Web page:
Whereas "I gotta go" in AE means "I have to go", "I got to go" (distinctly pronounced) means "I was able/allowed/given the opportunity to g. Barbra's concert was sold out, but my friend had an extra ticket, so I got to go after all. In the present tense: Whenever my mother bakes a cake I get to lick the spoons. It's really a very simple point I'm making and you've just helped me make it. First, let's stipulate that I have to go and I've got to go are completely synonymous. If we then accept, as you rightly pointed out, that in the latter formulation "have has no meaning whatsoever," there is simply no reason to say I've got to go instead of I have to go or even more simply, I must go. It's a convoluted, archaic and - for non-English speakers - confusing structure that just needs to go by the wayside.
i've got to go Lyrics: Scientist: Wow! Um, I have to say I’m pretty impressed. Okay! Your lucky day Jack Black, you’re getting on the ship. Kyle Gass, I’m sorry. i’ve got to go. Tenacious D. Produced by John Spiker. Album Post-Apocalypto. i’ve got to go Lyrics. Scientist: Wow! Um, I have to say I’m pretty impressed. You’re not gonna make it too.
I was gonna go to work but then I got high I just got a new promotion, but I got high Now I'm selling dope and I know why (Why man?) Because I got high, because I got high Because I got high. La da da da da da da da da). I was gonna go to court before I got high I was gonna pay my child support, but then I got high (No you ain't) They took my whole paycheck and I know why 'Cause I got high, 'cause I got high 'Cause I got high. Afroman wrote a song about the experience that day and it became the last one recorded for his sophomore album Because I Got High, released in 2000. Soon after, Afroman left the music business.
Jack: It would be no good (ask) Tom (do) that. It would be like (ask) a woman (travel) without a handbag. 22 I've got the loaf; now I'm looking for a breadknife (cut) it with. But Tom advised me (sell) the whole house. 23 The child used (lean) on the gate (watch) the people (go) to work in the mornings and (come) home in the evenings. And he used to hear them (shout) greetings to each other and (talk) loudly. 24 He soon got (know) most of them and even managed (learn) the greetings. Then they began (greet) him too on their way to work and sometimes would stop (talk) to him on their way home. 25 He succeeded in (untie) himself, (climb) out of the window and (crawl) along a narrow ledge to the window of the next room.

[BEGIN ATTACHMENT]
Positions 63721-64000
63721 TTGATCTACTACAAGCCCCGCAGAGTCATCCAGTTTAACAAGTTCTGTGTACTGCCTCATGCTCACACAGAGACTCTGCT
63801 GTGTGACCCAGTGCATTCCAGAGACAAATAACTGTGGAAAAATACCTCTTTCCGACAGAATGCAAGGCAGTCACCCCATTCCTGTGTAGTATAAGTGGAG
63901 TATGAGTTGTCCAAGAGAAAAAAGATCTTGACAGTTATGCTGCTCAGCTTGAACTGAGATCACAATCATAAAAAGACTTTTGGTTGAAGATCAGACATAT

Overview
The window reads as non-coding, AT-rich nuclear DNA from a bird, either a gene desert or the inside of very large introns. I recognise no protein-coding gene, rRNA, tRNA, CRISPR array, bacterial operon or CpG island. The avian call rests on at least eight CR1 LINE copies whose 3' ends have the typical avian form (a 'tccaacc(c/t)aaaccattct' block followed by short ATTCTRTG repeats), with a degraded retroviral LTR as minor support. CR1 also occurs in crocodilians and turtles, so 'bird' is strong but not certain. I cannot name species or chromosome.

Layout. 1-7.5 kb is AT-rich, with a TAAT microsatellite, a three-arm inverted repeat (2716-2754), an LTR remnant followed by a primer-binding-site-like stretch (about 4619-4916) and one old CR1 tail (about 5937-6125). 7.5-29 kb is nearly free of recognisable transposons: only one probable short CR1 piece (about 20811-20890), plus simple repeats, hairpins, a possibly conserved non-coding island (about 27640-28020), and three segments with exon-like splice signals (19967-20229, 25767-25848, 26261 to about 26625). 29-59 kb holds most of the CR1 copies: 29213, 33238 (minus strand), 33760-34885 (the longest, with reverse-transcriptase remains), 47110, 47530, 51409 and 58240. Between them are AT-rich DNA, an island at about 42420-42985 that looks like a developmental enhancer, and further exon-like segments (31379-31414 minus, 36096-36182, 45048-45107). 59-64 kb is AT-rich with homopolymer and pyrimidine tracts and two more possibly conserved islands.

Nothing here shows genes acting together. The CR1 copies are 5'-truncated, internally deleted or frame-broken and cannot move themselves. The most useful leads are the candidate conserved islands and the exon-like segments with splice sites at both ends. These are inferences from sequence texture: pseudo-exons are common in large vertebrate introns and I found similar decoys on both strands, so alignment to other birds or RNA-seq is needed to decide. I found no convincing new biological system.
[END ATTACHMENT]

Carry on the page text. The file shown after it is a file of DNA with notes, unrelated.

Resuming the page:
4 Mary: You usually (go) to work by car, don’t you? Peter: Yes, but the car (belong) to my mother and she sometimes (want) it. She (use) it today to take Tom to the dentist. 5 Mary: I usually (go) by car too. Jack (take) me because he (pass) my office on his way to the factory. 11 Ann: I’ve got a letter from Hugh. He (say) he (come) to London next week and (want) us to meet him for lunch. 18 Mr Black often (go) to the theatre but his wife (not go) very often. He (like) all sorts of plays. She (prefer) comedies. 23 I (hear) that you have bought a new house. Yes, but I (not live) in it yet. They still (work) on it, and the work (take) longer than I expected. 24 I (think) repair jobs always (take) longer than one (expect).
Ships are necessary for defense; copper is necessary for ships; mines, necessary for copper; a company necessary to work the mines; and who can doubt this reasoning who has ever played at 'This is the House that Jack Built'? Under such a process of filiation of necessities the sweeping clause makes clean work. It is referenced in the 1987 Go-Betweens song "The House That Jack Kerouac Built" from their album Tallulah. It is cited on Roger Waters's 1987 album Radio . during the music named "Home".
Lyrics to "I Got You" song by Jack Johnson: Back when all my little goals seemed so important Every pot of gold fill and full of distortion Heav. I got you I got everything I've got you I don't need nothing More than you I got everything I've got you. We went walking through the hills Tryin' to pretend that we both know Maybe if we save up We can build a little home But then the hail storm came and yelled You need to let go, you've got no control
|A1||I Got To Go To Work (Club Mix)||5:30|
|A2||I Got To Go To Work (Music Mix)||5:10|
|B1||I Got To Go To Work (Beats Workin')||5:10|
|B2||I Got To Go To Work (Radio)||3:30|
- Engineer [Uncredited] – Craig S. Loftis
- Piano [Uncredited] – Wayne Gray
- Producer [Additional] [Uncredited], Mixed By [Uncredited] – Rocky Jones
- Producer [Uncredited] – Mr. Man Productions
- Written-By [Uncredited] – Walter Phillips
NotesNo track listing, credits or catalog number given on the center labels. All information taken from the commercially available release, I Got To Go To Work.
Barcode and Other Identifiers
- Matrix / Runout (Runout side A): DJ-907-A [Winged A] §
- Matrix / Runout (Runout side B): DJ-907-B [Winged A] §
|DJ 907||Jack-N-House*||I Got To Go To Work (12")||D.J. International Records||DJ 907||US||1990|